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cdq

Lake Sturgeon Restoration

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This past Tuesday a fellow classmate and I had the opportunity to help USGS pull nets on the lower Genesee River. The EPA has 45 AOCs in the Great Lakes the Genny being high on that list. This study has been going on for the past 15 years all in efforts to help restore Lake Sturgeon populations in Lake Ontario. I have done a lot of amazing things during my time at Finger Lakes Community College with a Major of Fish and Wildlife Technologies with a focus on fisheries. This is by far the most amazing, I never thought in a million years I’d be holding these prehistoric jewels!IMG_2827.JPGIMG_2828.JPGIMG_2829.JPGIMG_2830.JPGIMG_2822.JPGIMG_2818.JPG

 

 

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It might be appropriate to remind people that the success of this program is dependent on survival and return of these fish, which have been stocked in limited numbers ( <1000 in 2017, 4th or 5th time in the ~15 years), which is hindered by catching them on hook and line.  Also, because they are a threatened species with no open season, targeting them is not legal, even if "catch and release."    I know that Dr. Dittman of USGS BRD at Tunison Lab would be very appreciative of these fish being left alone as much as possible.  Looking at the size of the big one, the males are waiting and only have a couple of years to go before the females should come back, and maybe they can spawn successfully.

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Edited by Lucky13

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There are several videos of Lake Sturgeon spawning in Fall Creek ( Cayuga trib)  available on U Tube. Active spawning activity was observed by DEC fisheries biologist there  last year. I would post the link here but I can't seem to make it work.

 

Edited by Bigfoot
Bad link

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The restoration Program in Cayuga has been going on for a lot longer.

Life History

Lake sturgeon spawn in the spring from May-June. Prior to spawning, adult sturgeon form groups in deep holes near the spawning site. At this time, the sturgeon may perform "staging" displays that include rolling near the bottom then leaping out of the water to fall with a loud splash.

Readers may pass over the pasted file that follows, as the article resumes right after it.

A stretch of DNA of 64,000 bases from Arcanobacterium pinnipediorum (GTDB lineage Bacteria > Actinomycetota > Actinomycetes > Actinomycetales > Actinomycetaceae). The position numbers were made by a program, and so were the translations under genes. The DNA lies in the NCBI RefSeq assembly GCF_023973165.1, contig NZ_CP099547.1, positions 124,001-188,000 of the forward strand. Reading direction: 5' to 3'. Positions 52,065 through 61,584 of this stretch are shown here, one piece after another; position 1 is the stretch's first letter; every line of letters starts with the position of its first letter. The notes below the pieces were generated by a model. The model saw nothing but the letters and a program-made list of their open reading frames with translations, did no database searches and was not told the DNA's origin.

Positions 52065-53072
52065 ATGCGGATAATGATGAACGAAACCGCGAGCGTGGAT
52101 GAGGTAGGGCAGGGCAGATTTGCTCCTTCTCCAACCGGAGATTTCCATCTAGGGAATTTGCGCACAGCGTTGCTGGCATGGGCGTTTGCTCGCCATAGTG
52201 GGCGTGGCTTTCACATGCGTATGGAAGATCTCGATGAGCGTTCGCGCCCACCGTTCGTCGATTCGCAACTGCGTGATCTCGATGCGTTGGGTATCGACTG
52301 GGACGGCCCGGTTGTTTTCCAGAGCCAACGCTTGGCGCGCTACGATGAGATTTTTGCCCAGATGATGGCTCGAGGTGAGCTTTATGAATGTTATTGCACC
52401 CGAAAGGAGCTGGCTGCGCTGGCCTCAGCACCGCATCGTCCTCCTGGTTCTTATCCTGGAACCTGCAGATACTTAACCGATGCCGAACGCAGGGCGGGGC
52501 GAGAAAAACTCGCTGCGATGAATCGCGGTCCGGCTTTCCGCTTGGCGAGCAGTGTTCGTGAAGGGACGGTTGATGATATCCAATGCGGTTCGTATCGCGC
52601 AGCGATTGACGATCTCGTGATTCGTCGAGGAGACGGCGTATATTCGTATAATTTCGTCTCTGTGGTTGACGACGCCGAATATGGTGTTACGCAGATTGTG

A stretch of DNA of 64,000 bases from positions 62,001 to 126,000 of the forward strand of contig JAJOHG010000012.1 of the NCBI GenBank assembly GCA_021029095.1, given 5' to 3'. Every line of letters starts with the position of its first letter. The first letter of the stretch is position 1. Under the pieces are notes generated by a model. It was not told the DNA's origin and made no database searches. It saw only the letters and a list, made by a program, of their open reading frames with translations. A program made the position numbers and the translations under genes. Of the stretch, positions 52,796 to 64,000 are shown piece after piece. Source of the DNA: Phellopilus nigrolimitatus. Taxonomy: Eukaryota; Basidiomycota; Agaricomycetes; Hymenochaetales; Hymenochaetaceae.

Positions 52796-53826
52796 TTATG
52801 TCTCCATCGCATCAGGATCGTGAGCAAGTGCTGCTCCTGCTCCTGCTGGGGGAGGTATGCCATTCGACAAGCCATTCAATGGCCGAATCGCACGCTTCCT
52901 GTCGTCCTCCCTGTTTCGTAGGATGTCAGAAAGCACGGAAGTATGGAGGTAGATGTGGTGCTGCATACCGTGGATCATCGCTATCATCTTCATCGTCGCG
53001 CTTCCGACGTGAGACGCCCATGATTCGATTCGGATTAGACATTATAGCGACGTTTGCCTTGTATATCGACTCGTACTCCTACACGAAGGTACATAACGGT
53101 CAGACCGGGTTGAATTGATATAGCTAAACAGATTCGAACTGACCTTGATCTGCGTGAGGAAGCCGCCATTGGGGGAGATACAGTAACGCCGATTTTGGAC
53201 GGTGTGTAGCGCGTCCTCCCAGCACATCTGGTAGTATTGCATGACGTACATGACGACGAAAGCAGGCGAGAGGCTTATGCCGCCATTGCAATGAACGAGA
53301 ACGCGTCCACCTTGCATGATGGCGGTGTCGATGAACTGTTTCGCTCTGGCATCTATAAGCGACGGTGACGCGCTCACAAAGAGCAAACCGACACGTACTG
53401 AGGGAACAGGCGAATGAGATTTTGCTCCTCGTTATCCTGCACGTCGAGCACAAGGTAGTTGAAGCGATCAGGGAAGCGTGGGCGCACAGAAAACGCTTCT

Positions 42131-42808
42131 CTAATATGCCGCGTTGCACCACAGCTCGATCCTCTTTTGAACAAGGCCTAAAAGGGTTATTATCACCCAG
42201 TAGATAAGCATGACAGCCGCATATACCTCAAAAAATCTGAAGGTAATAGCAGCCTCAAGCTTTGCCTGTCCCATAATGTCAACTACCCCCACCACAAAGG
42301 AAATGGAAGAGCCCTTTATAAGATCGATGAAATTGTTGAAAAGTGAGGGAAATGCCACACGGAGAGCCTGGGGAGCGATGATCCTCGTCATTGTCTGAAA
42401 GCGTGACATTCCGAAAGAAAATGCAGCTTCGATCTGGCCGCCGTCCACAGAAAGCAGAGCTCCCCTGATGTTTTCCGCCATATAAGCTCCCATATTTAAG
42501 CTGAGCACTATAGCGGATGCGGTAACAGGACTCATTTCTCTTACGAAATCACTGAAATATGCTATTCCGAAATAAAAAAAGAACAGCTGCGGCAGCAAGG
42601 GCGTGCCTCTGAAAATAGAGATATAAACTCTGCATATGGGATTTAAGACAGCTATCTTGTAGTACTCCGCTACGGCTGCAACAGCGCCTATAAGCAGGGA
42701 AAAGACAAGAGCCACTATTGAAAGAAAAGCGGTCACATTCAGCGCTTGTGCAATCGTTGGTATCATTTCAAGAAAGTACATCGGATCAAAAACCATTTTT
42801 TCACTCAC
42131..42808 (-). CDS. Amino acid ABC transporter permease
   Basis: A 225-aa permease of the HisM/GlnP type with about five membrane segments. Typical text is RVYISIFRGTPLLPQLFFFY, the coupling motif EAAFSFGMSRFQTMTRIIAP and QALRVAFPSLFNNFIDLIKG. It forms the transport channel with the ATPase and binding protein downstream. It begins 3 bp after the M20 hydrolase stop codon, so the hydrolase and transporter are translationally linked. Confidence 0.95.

Actual spawning takes place in areas of clean, large rubble such as along windswept rocky shores of islands and in rapids in streams. The eggs are scattered by currents and stick to rocks and logs. Young hatch out in 5-8 days and grow rapidly, reaching 7.5 inches by the end of the first growing season. A mature female lake sturgeon may lay from 100,000-800,000 eggs during a single spawning season.

The lake sturgeon is one of the longest-lived and slowest to mature freshwater fish species. Female lake sturgeon do not reach sexual maturity until 14-23 years old and may live up to 80 years. Male lake sturgeon reach sexual maturity at 8-19 years old and can live to 55 years of age. In 1953, a 154 year old lake sturgeon was caught in Lake of the Woods, Canada. It weighted 208.5 pounds.

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I would love to see a catch and release season in my lifetime! 

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Since it is illegal to target lake sturgeon, is it correct to assume that if you did happen to catch one that it should remain in the water to remove the hook?  I know there would be a strong urge to hold the fish up for a quick picture, but i'm thinking that could be subject to fines from DEC?  

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Since it is illegal to target lake sturgeon, is it correct to assume that if you did happen to catch one that it should remain in the water to remove the hook?  I know there would be a strong urge to hold the fish up for a quick picture, but i'm thinking that could be subject to fines from DEC?